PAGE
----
The immune system creates an abundance of antibodies, which are specific types of proteins that identify and combat foreign invaders, such as bacteria or viruses. However, in cases when the immune system becomes dysfunctional, the body’s own healthy cells are mistaken for foreign matter, resulting in the creation of auto-antibodies. These auto-antibodies attack healthy tissue, resulting in inflammation and pain.
Antinuclear antibodies (ANA) are a specific type of antibody that targets the body’s naturally occurring proteins within the nucleus of a cell. High concentrations of auto-antibodies, including ANA, may indicate the presence of an autoimmune disease. Common autoimmune conditions with elevated ANA levels include but are not limited to Lupus, scleroderma, autoimmune hepatitis, immune-mediated chronic infections and cancer.
Vitamin D plays a role in both the innate (immediate) and adaptive (antibody) immune responses by influencing the regulation of T cells and B cells. T cells suppress reactions of other immune cells, which is crucial in preventing autoimmunity, while the B cells are responsible for producing antibodies. In the case of vitamin D deficiency, B cells may become hyperactive and T cell regulation is decreased, potentially resulting in elevated serum ANA.
Despite the known relationship between vitamin D and the immune system, including conditions such as lupus and cancer, there is a lack of research regarding the relationship between vitamin D and ANA. Therefore, researchers recently aimed to determine whether vitamin D deficiency is associated with the presence of ANA in the US population.
The researchers observed data from NHANES, a population based survey used to assess the health of the US population. The 2001-2002 and 2003-2004 NHANES cycles included a measurement of both serum vitamin D levels and ANA. Individuals were included in the analysis if they were at least 50 years of age and included adequate covariate information. In all, a total of 1,012 participants were included in the analysis.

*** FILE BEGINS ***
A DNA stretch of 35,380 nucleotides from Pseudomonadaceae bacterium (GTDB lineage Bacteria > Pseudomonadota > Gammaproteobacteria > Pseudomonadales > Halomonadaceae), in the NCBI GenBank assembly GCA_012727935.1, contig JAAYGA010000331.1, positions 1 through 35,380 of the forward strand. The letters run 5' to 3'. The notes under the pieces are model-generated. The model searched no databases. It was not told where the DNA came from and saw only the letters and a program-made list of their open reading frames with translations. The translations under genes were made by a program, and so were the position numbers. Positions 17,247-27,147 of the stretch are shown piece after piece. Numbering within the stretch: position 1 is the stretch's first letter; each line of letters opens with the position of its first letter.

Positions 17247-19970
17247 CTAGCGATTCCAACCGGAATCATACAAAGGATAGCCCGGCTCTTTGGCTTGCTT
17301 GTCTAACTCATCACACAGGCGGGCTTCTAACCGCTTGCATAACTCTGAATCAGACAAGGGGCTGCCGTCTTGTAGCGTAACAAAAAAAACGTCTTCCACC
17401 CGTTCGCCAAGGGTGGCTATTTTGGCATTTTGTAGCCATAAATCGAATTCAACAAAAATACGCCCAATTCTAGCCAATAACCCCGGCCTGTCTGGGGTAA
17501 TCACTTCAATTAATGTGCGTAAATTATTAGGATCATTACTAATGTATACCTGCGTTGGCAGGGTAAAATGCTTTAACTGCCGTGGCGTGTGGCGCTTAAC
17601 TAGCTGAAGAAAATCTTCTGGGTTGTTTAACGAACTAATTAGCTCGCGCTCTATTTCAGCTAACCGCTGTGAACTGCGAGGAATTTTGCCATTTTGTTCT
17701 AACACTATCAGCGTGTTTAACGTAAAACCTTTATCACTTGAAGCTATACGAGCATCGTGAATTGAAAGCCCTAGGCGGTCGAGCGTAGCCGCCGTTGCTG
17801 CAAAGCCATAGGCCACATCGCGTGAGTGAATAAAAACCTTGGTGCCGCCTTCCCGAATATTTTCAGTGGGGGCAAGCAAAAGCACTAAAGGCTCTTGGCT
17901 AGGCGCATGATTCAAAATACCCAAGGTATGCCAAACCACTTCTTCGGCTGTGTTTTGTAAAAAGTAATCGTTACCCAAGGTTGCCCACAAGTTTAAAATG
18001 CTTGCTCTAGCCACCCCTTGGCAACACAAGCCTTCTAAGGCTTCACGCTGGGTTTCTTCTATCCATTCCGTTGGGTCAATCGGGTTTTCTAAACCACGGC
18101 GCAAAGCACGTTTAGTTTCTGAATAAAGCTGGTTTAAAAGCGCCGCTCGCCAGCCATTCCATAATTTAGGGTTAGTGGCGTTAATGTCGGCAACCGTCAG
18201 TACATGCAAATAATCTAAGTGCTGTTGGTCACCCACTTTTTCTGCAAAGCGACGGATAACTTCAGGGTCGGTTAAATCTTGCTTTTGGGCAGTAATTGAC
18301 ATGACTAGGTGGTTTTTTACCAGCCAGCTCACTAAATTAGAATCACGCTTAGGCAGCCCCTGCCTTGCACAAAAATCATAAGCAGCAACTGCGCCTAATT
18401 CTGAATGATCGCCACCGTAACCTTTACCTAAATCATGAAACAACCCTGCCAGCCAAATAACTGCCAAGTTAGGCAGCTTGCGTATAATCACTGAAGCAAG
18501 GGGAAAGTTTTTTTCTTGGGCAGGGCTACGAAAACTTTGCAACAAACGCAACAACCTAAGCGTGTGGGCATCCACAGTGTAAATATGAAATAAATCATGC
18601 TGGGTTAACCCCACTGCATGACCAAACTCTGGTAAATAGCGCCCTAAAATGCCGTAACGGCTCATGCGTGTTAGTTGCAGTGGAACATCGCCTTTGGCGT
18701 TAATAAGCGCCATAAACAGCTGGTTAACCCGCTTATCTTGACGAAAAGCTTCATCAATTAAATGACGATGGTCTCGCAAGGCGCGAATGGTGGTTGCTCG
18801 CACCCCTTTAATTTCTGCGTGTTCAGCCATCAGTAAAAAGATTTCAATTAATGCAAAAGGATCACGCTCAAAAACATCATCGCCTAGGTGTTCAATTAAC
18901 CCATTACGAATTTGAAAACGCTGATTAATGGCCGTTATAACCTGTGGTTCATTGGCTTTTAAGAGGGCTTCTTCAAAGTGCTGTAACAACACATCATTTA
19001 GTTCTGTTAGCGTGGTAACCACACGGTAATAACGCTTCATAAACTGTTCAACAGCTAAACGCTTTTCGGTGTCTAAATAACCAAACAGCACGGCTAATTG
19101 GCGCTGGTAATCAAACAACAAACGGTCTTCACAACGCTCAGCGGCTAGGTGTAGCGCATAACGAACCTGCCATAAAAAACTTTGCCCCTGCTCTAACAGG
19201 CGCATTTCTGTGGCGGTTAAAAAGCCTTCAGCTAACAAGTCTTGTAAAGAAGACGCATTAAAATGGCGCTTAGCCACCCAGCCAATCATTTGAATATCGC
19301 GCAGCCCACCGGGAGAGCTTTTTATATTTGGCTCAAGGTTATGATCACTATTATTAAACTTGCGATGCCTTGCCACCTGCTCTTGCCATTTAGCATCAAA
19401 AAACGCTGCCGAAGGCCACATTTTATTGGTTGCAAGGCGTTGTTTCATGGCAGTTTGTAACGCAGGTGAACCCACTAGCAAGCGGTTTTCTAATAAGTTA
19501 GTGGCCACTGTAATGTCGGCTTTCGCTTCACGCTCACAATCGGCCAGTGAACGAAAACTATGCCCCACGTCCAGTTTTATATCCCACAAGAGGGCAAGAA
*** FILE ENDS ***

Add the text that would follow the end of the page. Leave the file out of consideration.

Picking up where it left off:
The researchers measured the ANA levels and serum 25(OH)D status. Vitamin D status was considered deficient if levels were <10 ng/ml, insufficient when levels were between 20-29.9 ng/ml and sufficient when levels were at least 30 ng/ml. The participants’ demographic, physical activity and biometric data were also observed.
Here is what the researchers found:
The researchers concluded,
“Among U.S. residents aged 50 and older, vitamin D deficiency was associated with higher prevalence of ANA. Vitamin D sufficiency may be important for preventing immune dysfunction in older populations.”
This is the first study to examine the role of vitamin D and ANA in a large, US representative sample. The study’s findings further validate the growing evidence supporting the role of vitamin D in immune function. However, due to its observational design, the researchers were unable to prove a causal relationship between vitamin D and ANA. Furthermore, because NHANES does not include the institutionalized elderly, who are at an increased risk for vitamin D deficiency, the researchers believe that their results may have underestimate this relationship.
The authors went on to state,
“Prospective studies on ANA incidence in healthy aging individuals, including longitudinal data on vitamin D, are warranted and may reveal pathways by which vitamin D deficiency may contribute to the development of autoimmunity, a potential immunologic biomarker of cancer.”
Sturges, M. & Cannell, JJ. Low vitamin D status associated with presence of autoantibodies linked with autoimmunity and cancer. The Vitamin D Council Blog & Newsletter, 2016.